The advent of Apple Color in Final Cut Pro has made professional colour grading available to a broader range of film editors. Dado Valentic shows how to grade a music promo using Color.


Every movie, TV show, music video and commercial has been colour-corrected or graded. In most cases, this has been done for image-legalization reasons, but colour correction offers more.

In simple terms, colour correction brings enhancements that adds to the emphasis and meaning of images. Colour increases production value greatly.

Colour correction is the most expensive part of the post-production process. Until now, the tools required for colour correction, have been expensive and few in number.

This situation changed when, with the advent of digital cinema cameras, Apple purchased Silicon Color, re-released its software under the new name Color and bundled it with Final Cut Studio 2. Thus opening up professional-level colour grading to all.

Yet as an application created for professional artists, Color’s lack of presets and learning tools means FCP users may find it hard to get to grips with its feature set.

In this tutorial, we’ll show you how to make the most of Color and create cool looks for your music video project in just a few simple steps.


01. The easiest way to open a sequence in Color is to do so from Final Cut Pro using command Send to Color. Your project should automatically open in Color.

Once opened, go first to Setup Room and Project Settings tab. Here, we first need to set Render Directory, which should be on a fast media drive; QuickTime export format as Output Format (ideally uncompressed or ProRes); and since we are outputting for TV, switch on Broadcast Safe. Set Ceiling IRE to 90 and Composite Limit to 95.


02. Make sure that Limit Shadow is on and internal pixel processing is set to 32-bit floating.


03. First, we will start by balancing the image in Primary In. Click on Luminance setting for the shadows (third bar) and drag with your mouse down, looking at the RGB Parade. The darkest parts of the image should just be touching the 0 point mark.


04. Click-&-drag highlight Luminance, watching the Histogram. You should have enough detail in mid tones and highlights without clipping the highlights too much in the RGB Parade.


05. Drag the Primary midtone ‘ball’ into direction of warm colours. This time judge by monitoring your image on your reference monitor: ideally, you should give the image enough warmth without distorting skintones too much.


06. We’re going to desaturate the image slightly and move saturation to 0.8.


07. Next, switch to the Color FX tab. Drag-&-drop the Bleach Bypass operator onto the FX stage. This FX will give us the desired filmic look of reverse stock that’s regularly used on music video productions.


08. As the image seems to be too ‘hot’we’ll drag the Exposure Operator and drop it just above Bleach Bypass node and connect its output to Bleach Bypass Input. By adjusting Exposure to -0.1, we will be able to correct the Bleach Bypass FX output. It should still preserve enough detail in highlights and shadows to not look washed out.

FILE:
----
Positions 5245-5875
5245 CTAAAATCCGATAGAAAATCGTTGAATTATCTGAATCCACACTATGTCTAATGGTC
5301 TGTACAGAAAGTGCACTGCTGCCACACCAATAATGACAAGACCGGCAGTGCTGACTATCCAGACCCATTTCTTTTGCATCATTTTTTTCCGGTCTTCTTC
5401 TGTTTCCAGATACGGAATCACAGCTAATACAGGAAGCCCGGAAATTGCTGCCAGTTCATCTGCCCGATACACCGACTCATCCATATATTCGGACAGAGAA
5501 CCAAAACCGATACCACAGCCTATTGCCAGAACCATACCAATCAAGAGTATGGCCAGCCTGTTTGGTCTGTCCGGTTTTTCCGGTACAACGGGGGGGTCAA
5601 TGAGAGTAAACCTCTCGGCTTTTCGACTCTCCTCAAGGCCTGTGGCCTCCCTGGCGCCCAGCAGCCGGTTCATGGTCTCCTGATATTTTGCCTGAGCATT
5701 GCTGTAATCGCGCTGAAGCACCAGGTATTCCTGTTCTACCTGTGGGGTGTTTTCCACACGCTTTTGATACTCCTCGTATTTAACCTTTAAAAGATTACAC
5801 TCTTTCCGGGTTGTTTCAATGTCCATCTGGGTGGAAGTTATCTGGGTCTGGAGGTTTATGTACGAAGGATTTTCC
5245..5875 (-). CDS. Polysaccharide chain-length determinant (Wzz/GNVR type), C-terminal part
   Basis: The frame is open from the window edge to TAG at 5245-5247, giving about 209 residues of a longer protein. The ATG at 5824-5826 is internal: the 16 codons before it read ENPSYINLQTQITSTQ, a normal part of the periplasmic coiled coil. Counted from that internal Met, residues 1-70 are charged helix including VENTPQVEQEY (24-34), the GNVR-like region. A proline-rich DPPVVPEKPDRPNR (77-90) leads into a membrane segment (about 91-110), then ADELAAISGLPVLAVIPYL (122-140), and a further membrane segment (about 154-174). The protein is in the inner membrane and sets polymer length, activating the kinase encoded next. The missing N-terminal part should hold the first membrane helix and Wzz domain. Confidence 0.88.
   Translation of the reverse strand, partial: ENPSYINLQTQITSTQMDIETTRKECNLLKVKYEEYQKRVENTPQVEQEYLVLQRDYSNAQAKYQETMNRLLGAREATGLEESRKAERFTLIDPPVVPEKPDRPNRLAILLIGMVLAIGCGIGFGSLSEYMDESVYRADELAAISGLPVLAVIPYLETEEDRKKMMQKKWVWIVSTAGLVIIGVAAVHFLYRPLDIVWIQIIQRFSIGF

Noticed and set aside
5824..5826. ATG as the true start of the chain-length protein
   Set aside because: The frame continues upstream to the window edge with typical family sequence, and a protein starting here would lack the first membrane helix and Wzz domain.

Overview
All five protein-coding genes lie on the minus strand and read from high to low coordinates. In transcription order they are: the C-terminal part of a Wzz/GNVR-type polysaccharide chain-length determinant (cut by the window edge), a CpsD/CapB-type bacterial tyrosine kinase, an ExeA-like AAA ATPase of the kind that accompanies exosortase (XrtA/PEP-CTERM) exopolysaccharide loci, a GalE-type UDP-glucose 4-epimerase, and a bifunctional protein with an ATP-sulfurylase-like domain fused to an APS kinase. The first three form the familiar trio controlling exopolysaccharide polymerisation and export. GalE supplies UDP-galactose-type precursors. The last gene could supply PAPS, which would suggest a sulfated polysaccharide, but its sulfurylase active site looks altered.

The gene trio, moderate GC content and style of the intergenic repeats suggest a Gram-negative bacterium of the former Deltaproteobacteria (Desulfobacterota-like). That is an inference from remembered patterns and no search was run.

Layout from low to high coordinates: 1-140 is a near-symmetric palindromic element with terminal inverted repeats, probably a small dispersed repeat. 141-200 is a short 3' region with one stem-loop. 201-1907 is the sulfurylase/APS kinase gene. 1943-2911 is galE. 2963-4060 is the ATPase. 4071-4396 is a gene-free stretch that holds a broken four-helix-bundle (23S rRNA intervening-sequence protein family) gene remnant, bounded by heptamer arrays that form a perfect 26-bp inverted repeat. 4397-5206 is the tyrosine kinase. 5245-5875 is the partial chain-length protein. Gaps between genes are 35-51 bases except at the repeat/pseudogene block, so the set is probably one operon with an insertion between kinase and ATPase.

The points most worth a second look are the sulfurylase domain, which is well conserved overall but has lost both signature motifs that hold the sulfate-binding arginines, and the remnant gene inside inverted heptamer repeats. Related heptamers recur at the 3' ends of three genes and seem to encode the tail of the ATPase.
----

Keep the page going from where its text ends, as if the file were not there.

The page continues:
09. In order to recover some detail in the shadows, we’ll add a Lift node just after Bleach Bypass and set it to 0.05.



10. Next, we can go about creating a slight glow effect. Drag and drop HSL Key to the stage. Switch off Hue and Saturation Controls and set Luminance controls so that you’re able to isolate just the highlights. The result should be something like this.


11. Add blur by connecting the output of HSL node to the input of a Blur node and setting blur to 8.0. Next, add the Add node and connect Blur Output to Left Input while leaving parameters of Add the way they are.


12. Since we want to limit glow FX only on the outside border of the image, we shall create a Vignette node. Set parameters to size 2.8; Aspect 1.14; Softness 0.05.


13. Add an Alpha Blend node and connect it as in the image above. Lift Output to Input 2, Add Output to Input 1 and Vignette to Alpha In. The next step is to connect Alpha Blend Output to Output node.


14. You should be getting a healthy looking RGB Parade with the full spectrum represented. There should be no heavy clipping in shadows or highlights area. Also, your Histogram should be free of any heavy clippings. If necessary, use Primary Out to correct your output image.


15. In order to duplicate this FX room setting to more clips in the sequence, go to Setup > ShotsSelect all clips that you wish to copy the setting to by clicking and pressing Shift. Switch to the icon view and press G. This will create a Group.

Now drag the CFX bar from the time line and drop it on the group icon. The next step would be to correct Primary settings for each clip individually and possibly isolate portions of image by using Secondaries. Add them to the render queue, then choose Render and send back to Final Cut Pro.

Tips

01. One important thing to keep in mind if you’re coming to Color from another tool, Color doesn’t respond the way other applications do when it comes to key frames and masks. Remember that you have to add your keyframe first, then adjust your mask.

02. A little-known feature is that Color can update Scopes during playback. To enable this handy feature, Setup > User Preferences, select Update UI During Playback and Update Secondary Display.

Who: Dado Valentic is a colourist and online editor working for the D-Cinema facility Mytherapy in London. He started out with Apple in 1998 and later worked for Sony Broadcast and Professional Europe in technical support and development of NLEs. His technical background and traditional filmmaking skills has seen him gain a strong reputation in the post-production industry.
Contact: mytherapylondon.com
Software: Apple Color
Time to complete: 2 hours